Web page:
In a letter addressed to WhatsApp global head Will Cathcart, the Ministry of Electronics and Information Technology (Meity), says that WhatsApp should clarify issues related to its "privacy and data transfer and sharing policies" within a week.
"The proposed changes raise grave concerns regarding the implications for the choice and autonomy of Indian citizens. Therefore, you are called upon to withdraw the proposed changes", says the strongly worded letter.
The letter comes just a day after the Delhi High Court said that the users could uninstall the app if they disagree with the new service terms. The court was hearing a plea about the change in privacy terms.
Two steps back
This is a significant setback to the messaging service, which recently updated its privacy policies. When implemented, the new guidelines will enable WhatsApp to share significantly more user data with Facebook and other businesses.
Significantly the new policy doesn't allow the user to decide whether he/she wants to share the data with the messaging platform – they must to continue to use the platform.
It is this aspect that may lead to more trouble for WhatsApp. This lack of choice can be seen as misuse of its dominant position in the market.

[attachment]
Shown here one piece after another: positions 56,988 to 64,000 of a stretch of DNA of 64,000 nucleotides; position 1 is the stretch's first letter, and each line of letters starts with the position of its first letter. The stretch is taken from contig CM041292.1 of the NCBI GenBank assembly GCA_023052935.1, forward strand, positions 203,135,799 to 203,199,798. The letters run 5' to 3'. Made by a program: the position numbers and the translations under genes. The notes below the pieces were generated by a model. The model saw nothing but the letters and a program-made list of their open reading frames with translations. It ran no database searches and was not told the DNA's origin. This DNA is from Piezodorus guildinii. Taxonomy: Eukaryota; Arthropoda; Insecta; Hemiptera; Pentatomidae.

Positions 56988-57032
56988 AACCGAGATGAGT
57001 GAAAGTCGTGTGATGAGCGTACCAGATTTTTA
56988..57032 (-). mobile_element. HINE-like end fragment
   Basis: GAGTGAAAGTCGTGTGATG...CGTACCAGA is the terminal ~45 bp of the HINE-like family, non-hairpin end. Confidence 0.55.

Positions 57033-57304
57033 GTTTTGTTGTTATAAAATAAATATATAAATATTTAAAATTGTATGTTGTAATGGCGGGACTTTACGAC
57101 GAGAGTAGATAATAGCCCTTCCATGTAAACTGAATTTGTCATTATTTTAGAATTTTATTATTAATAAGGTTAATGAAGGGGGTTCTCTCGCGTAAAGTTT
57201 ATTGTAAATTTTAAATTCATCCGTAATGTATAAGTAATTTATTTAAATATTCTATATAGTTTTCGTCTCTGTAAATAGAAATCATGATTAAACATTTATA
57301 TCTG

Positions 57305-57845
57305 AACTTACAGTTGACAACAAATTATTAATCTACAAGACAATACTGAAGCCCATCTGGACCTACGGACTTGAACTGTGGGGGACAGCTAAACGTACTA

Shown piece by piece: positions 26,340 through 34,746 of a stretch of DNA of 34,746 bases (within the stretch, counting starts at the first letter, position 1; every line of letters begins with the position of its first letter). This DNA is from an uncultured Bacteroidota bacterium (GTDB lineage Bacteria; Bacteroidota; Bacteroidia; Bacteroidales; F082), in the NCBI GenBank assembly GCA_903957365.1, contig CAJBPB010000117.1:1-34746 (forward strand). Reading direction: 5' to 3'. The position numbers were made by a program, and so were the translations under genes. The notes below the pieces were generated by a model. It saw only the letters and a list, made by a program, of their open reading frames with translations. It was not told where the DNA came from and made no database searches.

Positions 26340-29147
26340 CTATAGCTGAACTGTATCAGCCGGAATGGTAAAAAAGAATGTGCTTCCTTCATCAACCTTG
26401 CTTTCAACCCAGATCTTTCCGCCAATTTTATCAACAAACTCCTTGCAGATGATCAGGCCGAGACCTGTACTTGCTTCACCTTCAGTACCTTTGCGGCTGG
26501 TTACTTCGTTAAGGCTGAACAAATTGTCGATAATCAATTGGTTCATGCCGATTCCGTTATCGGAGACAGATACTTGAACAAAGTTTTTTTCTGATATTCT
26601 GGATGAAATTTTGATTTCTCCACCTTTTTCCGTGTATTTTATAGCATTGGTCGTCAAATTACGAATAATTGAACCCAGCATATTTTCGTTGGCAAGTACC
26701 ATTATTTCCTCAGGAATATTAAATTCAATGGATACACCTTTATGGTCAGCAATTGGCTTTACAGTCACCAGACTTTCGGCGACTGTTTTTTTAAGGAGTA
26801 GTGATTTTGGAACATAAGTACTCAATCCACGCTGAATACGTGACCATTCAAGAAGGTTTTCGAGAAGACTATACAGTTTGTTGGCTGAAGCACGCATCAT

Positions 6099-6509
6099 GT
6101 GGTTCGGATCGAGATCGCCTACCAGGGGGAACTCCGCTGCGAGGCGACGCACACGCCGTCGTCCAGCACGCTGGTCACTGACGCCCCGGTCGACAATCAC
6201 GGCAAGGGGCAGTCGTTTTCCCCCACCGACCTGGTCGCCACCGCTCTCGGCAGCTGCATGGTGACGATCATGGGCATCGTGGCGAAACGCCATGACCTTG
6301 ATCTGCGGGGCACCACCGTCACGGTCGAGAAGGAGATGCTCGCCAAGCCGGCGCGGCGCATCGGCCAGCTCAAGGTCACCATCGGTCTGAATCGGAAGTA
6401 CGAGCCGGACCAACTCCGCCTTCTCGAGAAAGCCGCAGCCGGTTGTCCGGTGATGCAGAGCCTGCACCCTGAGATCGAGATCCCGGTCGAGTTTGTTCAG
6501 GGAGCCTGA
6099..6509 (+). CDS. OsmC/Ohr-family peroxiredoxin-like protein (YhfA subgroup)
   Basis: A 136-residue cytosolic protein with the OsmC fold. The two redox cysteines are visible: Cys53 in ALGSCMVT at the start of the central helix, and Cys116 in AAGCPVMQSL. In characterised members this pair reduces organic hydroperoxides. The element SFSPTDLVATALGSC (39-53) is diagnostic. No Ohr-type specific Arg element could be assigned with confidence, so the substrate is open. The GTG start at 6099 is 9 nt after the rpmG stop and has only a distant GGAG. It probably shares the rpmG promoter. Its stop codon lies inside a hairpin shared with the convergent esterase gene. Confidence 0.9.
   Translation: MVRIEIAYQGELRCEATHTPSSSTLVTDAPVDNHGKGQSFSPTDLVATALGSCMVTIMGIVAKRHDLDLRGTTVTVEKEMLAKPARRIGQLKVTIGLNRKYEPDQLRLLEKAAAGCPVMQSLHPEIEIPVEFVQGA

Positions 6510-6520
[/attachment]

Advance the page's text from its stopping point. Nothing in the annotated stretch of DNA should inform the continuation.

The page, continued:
Following an uproar, WhatsApp issued a clarification and finally postponed implementing the new policy till May 2021. The change in privacy policies pushed several people to start using rival messaging platforms like Telegram and Signal.
The Meity letter seeks a response to 14 questions from WhatsApp. The questions include details of the kind of data collected and user profiling conducted by the messaging app.
With more than 400 million Indian users, any change in WhatsApp's data sharing policy will have a massive impact.
Currently, India doesn't have strong data protection laws. The country is in the process of coming up with a Personal Data Protection Bill, which is likely to be introduced in the Parliament soon.
In this context, the Meity letter questions the timing of the changes made by WhatsApp.
— Gagandeep Kaur, contributing editor, special to Light Reading